from The American Heritage® Dictionary of the English Language, 4th Edition
- n. A religious discourse delivered as part of a church service.
- n. An often lengthy and tedious speech of reproof or exhortation.
from Wiktionary, Creative Commons Attribution/Share-Alike License
- n. religious discourse; a written or spoken address on a religious or moral matter
- n. a lengthy speech of reproval
- v. To discourse to or of, as in a sermon.
- v. To tutor; to lecture.
from the GNU version of the Collaborative International Dictionary of English
- n. A discourse or address; a talk; a writing.
- n. Specifically, a discourse delivered in public, usually by a clergyman, for the purpose of religious instruction and grounded on some text or passage of Scripture.
- n. Hence, a serious address; a lecture on one's conduct or duty; an exhortation or reproof; a homily; -- often in a depreciatory sense.
- intransitive v. To speak; to discourse; to compose or deliver a sermon.
- transitive v. To discourse to or of, as in a sermon.
- transitive v. To tutor; to lecture.
from The Century Dictionary and Cyclopedia
- To discourse of, as in a sermon.
- To tutor; lecture.
- To compose or deliver a sermon; discourse.
- n. A speech, discourse, or writing.
- n. A discourse delivered by a clergyman, licentiate, or other person, for the purpose of religious instruction and edification, during divine service, usually founded upon or in elucidation of some text or passage of Scripture.
- n. Hence—
- n. A written dissertation of similar character.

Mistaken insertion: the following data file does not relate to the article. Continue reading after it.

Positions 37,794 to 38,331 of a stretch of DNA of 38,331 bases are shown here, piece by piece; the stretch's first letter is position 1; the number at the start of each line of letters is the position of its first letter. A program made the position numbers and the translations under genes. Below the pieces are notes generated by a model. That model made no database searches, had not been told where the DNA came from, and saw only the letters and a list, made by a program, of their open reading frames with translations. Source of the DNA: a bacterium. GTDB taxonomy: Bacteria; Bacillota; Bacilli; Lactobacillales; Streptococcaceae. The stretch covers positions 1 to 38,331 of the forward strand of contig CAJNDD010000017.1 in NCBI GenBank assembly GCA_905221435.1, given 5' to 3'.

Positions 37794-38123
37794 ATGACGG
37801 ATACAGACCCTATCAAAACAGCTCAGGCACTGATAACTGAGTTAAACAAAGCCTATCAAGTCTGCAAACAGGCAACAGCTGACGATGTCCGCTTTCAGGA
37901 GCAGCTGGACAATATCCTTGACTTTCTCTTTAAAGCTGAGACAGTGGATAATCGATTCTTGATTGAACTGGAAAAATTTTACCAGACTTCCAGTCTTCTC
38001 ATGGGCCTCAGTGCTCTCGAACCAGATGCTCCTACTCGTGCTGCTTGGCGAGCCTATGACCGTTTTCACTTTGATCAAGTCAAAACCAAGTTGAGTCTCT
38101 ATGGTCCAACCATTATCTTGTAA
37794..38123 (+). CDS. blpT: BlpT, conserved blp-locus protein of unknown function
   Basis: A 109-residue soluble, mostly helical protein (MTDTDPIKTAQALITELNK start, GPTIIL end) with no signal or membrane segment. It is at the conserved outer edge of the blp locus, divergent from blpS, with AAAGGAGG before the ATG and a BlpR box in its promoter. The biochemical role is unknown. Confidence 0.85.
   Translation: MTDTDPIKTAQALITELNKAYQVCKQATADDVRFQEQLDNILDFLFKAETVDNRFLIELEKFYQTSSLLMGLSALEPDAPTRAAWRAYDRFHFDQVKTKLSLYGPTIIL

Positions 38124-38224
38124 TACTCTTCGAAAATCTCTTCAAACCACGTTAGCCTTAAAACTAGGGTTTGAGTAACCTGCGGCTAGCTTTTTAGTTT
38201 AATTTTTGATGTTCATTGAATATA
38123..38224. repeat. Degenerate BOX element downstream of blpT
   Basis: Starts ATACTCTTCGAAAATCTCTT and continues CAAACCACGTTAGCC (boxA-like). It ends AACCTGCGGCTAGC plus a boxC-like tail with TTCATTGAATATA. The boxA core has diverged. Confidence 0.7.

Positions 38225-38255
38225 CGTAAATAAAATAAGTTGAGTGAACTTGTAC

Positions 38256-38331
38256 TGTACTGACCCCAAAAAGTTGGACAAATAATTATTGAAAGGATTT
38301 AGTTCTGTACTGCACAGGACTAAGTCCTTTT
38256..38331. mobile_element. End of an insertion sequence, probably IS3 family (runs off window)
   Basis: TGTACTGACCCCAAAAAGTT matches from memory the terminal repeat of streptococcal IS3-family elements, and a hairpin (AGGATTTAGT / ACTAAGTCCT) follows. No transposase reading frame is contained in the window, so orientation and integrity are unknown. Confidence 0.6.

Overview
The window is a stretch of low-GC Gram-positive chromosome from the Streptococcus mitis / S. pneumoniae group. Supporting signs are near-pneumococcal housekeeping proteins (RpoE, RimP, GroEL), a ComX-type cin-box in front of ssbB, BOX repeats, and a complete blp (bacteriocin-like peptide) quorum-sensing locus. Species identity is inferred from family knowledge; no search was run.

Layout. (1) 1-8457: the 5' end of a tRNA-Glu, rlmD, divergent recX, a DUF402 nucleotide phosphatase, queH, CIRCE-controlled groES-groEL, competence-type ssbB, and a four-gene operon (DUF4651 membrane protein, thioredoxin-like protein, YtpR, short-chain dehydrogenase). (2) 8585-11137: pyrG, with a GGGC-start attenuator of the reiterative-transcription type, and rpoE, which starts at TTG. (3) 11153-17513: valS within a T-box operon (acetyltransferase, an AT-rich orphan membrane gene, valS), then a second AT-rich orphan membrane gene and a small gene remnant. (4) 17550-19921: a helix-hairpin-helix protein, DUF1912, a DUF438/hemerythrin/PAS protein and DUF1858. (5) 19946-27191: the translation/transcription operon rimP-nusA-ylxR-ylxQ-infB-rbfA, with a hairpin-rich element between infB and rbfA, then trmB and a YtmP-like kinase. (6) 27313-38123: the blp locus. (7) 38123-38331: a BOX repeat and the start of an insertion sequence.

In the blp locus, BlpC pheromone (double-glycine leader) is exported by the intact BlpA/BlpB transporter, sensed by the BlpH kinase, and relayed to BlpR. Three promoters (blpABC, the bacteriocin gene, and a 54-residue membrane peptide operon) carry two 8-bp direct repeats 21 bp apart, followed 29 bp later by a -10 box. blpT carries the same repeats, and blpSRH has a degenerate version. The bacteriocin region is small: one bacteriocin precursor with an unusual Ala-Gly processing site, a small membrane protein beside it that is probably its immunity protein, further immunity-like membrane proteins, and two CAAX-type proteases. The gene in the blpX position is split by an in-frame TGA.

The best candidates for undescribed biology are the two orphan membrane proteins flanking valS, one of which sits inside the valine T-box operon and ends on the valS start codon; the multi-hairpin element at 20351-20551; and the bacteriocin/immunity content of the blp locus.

- n. Any serious address on a moral or religious theme, whether delivered or published, by a clergyman or by a layman: as, a lay sermon.
- n. Any serious exhortation, counsel, or reproof: usually in an admonitory or reprobatory sense.
- n. Synonyms Sermon, Homily, Exhortation. Sermon is the standard word for a formal address on a religious subject, founded upon a text of Scripture. Homily is an old word for the same thing, especially for an exposition of doctrine, but is now more often used for a conversational address, shorter than a sermon, of much directness and seriousness, perhaps upon a point of duty. Exhortation is occasionally used for a religious address appealing to one's conscience or calling one to the performance of duty in general or some specific duty.
from WordNet 3.0 Copyright 2006 by Princeton University. All rights reserved.
- n. an address of a religious nature (usually delivered during a church service)
- n. a moralistic rebuke
This sermon is an explanation to his followers on how to act justly in order to gain their Salvation.
No audio podcast of my sermon is available but my sermon notes can be downloadedhere.
This sermon is as bad for Hillary as the siko sermons that Obama had to listen too!
Giving a sermon is a very interesting thing to do.
Giving a sermon is a new experience for me but I am glad I have done it.
"Dearly beloved," said Peter, "my sermon is about the bad place – in short, about hell."
In his jumbled jargon, which he called a sermon -- that mixture of quotations from the "Lives of Saints" mingled with horrible obscenities -- he had referred to the terrible rumours.
"Wass that what you call a sermon?" said Lachlan Campbell, without other greeting.
Here we have that which Isaiah saw, which was represented to his mind as clearly and fully as if he had seen it with his bodily eyes; but the particular inscription of this sermon is the burden of Babylon.
But that "sermon" is pretty much an accurate portrayal of what happened.
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